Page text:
A touch of Astor in Osaka


We review the St Regis Osaka, which attempts to transplant a little bit of classic, Astor-era, Manhattan glamour into one of Japan’s most neon-drenched urban hubs

A touch of Astor in Osaka

Happy hour is a state of mind, and there aren’t many places in midtown Manhattan that have such a gleeful pull at 6pm weekdays – The King Cole Bar at the St Regis Hotel in Manhattan, birthplace, allegedly, of the Bloody Mary, is an irresistible beauty. Its radiant Maxwell Parrish mural, originally commissioned by Colonel Astor (who founded the hotel, and was heading home to it on the Titanic in 1912) is bold, iconic, and sets the tone the minute you walk in. This is buttoned leather Establishment. Hot new bars come and go in the area, but there are some evenings when only a King Cole martini will do. Which is, we imagine, what the St Regis was aiming to replicate in Osaka, and which it does, to a point.

The difficulty with spinning an international brand out of one iconic property is that the original conjures up specific expectations. The St Regis in New York City is a luxury dinosaur. We’ve had such fantastic nights there: in the bar, the much-missed Ducasse restaurant and the hilariously vast Presidential Suite, that it’s become an integral part of the city for us. No matter how much they refurb it, it’s personality remains unchanged.

The St Regis Osaka doesn’t, of course, come laden with all that Manhattan history; there are no tales of Dali and Warhol enjoying a têteàtête, or disco-era rooftop discos and concerts

The St Regis Osaka doesn’t, of course, come laden with all that Manhattan history; there are no tales of Dali and Warhol enjoying a têteàtête, or disco-era rooftop discos and concerts – all that this St Regis wants to be is the best five star hotel in Osaka. And on many scores, it is. We certainly can’t fault the rooms. When we visited recently we’d been touring Kyushu and staying in ryokans with wafer-thin futons. The beds at the St Regis Osaka are huge and plush, with the usual mountains of pillows. The bathrooms are big and luxurious and stuffed with every useful amenity (note to European and American hotels – providing toothpaste is infinitely handier than a shoe shine mitten). After four days of changing slippers every few minutes and crawling across tatami mats, arriving at the St Regis Osaka is a joy. It’s also very easy to arrive at: instead of cabbing, we arrived in town by Shinkansen and got the train to Honmachi – the St Regis is in a glossy new build tower right above exit seven, on the “Champs Elysées of Osaka”, Midosuji.

The overall service at the hotel is excellent, although on our visit our concierge had some difficulty locating what we’d assumed was a fairly well known nearby Matsusaka beef restaurant. Breakfast, in the lofty dining room, La Veduta, has excellent choices of western and Japanese dishes, and the décor, with twisted rope chandeliers, is reminiscent of Marcel Wanders at his most playful.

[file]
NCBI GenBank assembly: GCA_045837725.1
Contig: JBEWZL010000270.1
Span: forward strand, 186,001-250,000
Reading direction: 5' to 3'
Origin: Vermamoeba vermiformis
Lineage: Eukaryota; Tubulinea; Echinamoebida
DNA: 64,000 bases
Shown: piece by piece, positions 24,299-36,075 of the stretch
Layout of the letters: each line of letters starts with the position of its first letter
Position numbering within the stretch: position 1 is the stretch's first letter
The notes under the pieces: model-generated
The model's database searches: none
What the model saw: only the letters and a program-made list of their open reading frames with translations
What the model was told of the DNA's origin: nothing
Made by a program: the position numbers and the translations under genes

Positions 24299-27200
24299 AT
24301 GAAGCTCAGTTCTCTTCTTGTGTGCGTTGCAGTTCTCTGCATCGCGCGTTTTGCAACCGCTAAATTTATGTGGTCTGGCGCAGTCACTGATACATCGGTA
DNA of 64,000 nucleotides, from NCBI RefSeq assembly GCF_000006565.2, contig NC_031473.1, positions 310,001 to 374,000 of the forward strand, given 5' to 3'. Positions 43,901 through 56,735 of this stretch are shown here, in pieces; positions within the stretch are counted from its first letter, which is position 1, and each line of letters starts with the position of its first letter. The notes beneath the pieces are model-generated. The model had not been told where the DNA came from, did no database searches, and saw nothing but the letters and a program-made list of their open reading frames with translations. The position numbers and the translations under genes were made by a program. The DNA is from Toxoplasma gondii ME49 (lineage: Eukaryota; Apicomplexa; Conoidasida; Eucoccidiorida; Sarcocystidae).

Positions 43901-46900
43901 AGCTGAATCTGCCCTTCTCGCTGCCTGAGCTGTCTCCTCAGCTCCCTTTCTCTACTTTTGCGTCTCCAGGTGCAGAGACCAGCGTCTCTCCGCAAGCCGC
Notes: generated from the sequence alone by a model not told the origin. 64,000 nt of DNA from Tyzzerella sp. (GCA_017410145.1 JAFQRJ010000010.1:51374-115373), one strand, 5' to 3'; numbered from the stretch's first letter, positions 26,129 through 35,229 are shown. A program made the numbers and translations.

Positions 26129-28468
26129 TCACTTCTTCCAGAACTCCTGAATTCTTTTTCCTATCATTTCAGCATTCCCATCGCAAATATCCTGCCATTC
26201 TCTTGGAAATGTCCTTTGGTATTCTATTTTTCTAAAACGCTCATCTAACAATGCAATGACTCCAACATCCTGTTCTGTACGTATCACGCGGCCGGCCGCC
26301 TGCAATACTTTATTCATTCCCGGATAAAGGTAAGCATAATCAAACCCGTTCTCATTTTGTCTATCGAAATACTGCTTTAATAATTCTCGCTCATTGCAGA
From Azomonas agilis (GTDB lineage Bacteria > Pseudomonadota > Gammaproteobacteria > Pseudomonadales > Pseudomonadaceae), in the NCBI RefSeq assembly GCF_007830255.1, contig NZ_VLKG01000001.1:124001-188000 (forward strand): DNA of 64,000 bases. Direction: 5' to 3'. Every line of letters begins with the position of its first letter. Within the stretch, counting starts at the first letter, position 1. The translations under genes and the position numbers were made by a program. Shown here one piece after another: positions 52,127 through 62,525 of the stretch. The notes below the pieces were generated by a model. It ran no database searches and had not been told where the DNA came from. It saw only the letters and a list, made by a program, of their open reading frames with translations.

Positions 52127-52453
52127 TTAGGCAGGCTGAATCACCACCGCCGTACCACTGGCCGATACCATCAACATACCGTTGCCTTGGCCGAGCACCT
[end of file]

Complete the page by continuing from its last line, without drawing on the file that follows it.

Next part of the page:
Review St Regis Osaka

The St Regis Osaka

The only real problem that we experienced at the St Regis Osaka concerned that old hotel chestnut – troublesome wi-fi. Two of our party tried everything under the sun, using five different devices and making repeated calls to our butler. We ended up having to call out of the hotel, to DoCoMo, for service assistance. Sorry – off-site IT support is a total pain in the arse. It’s like relying on the local Starbucks to supply the coffee. It took 20 minutes to get one device connected. And then we were told that we’d have to go through the process again for another user. Who has the time? We were, however, assured that this was all a rare occurrence, and wouldn’t happen again.

To the bar then – the heart of the hotel, if you will. It’s a neat twist on the King Cole, with an intricate Japanese mural, created by local artisans, hanging above the shelves of premium liquor. The crowd is swish. The upholstery is midnight blue. It’s sophisticated for sure. In the evenings there’s live jazz, which is standard fare at the most upscale bars in Japan, and which we imagine some find agreeable. We’re in two minds – and both of them, ultimately, dislike it. The attention to detail is typically Japanese: although a negroni took an unforgiveable age to arrive, when it did, it came correct, with a giant ball of ice rather than the diluting muddle of cubes that lesser bars use. This is a very nice bar indeed to retreat to after a lengthy business dinner in nearby Kyoto, or Osaka itself. And while we didn’t see it in action, the Zen outdoor garden terrace looked lovely indeed.

The St Regis Osaka is a plush, glossy, solid reinterpretation of one very unique property. The original St Regis – and in particular its bar – is such a one off, that it would be a mistake to recreate it wholesale. But the same sense of luxury travels as well as anything. In future, we’ll just ensure we get our butler to sort our wi-fi while we’re down in the bar. C

St Regis Osaka, 3-6-1 2 Honmachi, Chuo Ward, Osaka, Japan
+81-66258 3333; stregisosaka.co.jp